An increasing number of national net zero commitments worldwide
Since the adoption of the Paris Agreement and the release of the IPCC’s Special Report on Global Warming of 1.5°C, a growing number of countries have committed to net zero emissions targets. As of June 2021, 31 countries and the European Union have set such a target, either in law or in a policy document, and more than 100 countries have proposed or are considering one.
While it is encouraging that many governments are committing to net zero emissions, their targets vary in terms of timeframe, what GHG emissions and economic sectors are covered, whether the country intends to rely on removals and reductions outside its own borders, the target’s legal status, among other aspects. This has important implications for the strength of net zero targets, and whether they are likely to contribute sufficiently to reaching net zero emissions globally.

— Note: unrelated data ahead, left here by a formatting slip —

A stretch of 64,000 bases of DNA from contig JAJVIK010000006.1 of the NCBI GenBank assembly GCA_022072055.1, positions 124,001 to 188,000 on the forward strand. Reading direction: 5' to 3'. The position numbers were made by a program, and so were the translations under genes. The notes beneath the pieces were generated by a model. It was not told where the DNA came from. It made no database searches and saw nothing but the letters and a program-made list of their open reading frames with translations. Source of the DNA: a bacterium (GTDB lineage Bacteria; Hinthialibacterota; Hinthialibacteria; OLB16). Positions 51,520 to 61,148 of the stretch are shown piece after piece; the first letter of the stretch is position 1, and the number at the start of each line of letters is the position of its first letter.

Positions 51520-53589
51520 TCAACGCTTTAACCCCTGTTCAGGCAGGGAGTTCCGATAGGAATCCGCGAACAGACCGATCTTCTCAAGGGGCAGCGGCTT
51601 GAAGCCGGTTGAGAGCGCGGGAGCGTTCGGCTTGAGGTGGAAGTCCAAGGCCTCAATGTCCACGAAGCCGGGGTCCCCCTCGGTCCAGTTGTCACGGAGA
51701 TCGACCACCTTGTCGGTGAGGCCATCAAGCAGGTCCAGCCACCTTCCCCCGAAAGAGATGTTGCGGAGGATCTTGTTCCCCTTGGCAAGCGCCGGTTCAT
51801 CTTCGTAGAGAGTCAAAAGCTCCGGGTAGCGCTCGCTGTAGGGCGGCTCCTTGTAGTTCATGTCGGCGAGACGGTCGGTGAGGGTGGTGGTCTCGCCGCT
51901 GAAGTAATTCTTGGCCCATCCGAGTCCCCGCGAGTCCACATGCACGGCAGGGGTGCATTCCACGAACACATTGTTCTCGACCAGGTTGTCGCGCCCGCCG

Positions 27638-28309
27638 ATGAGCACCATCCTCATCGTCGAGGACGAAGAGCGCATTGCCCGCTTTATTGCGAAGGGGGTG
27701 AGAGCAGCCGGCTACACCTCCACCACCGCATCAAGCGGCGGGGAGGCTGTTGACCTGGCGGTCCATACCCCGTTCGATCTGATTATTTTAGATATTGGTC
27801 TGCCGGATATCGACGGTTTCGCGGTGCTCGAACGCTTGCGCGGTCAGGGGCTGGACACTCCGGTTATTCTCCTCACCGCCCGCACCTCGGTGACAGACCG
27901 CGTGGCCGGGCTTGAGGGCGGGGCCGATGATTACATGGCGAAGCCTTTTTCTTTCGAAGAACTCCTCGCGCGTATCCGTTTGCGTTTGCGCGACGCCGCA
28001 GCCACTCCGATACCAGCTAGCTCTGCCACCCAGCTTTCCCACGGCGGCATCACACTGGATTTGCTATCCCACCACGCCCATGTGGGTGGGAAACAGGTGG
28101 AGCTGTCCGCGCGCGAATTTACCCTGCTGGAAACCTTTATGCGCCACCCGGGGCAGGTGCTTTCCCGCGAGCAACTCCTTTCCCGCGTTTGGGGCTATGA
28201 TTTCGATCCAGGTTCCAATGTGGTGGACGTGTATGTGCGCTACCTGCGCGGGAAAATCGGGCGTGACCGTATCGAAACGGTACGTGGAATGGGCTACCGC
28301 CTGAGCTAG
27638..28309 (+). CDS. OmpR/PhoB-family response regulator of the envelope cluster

Ten-step net zero target evaluation methodology
Well-designed and ambitious net zero targets can guide the implementation of Paris-aligned actions in the short and medium term, setting countries on track to achieve net zero CO2 and GHG emissions globally by 2050 and 2070. At their worst, net zero targets can distract from the urgent need for deep emissions reductions, allowing governments to hide insufficient 2030 targets behind longer-term net zero aspirations.
There is a clear need for a nuanced assessment of whether or not national net zero targets are fit-for-purpose. To fill this gap, the Climate Action Tracker (CAT) has designed a blueprint for transparent, comprehensive and robust net zero targets, with ten key elements of good practice that governments setting net zero targets should consider.
Figure 1: Identified good practice for all ten key elements in the Climate Action Tracker’s evaluation methodology for countries’ net zero targets.
Upcoming assessments for 40 countries worldwide
From August 2021, the CAT will begin evaluating net zero targets for all 40 countries that are regularly covered in our country assessments, covering more than 81% of today’s global emissions. We intend to gradually complete all assessments towards COP26 by November 2021 and will continue to provide updates as governments announce, update, or concretise their net zero target commitments.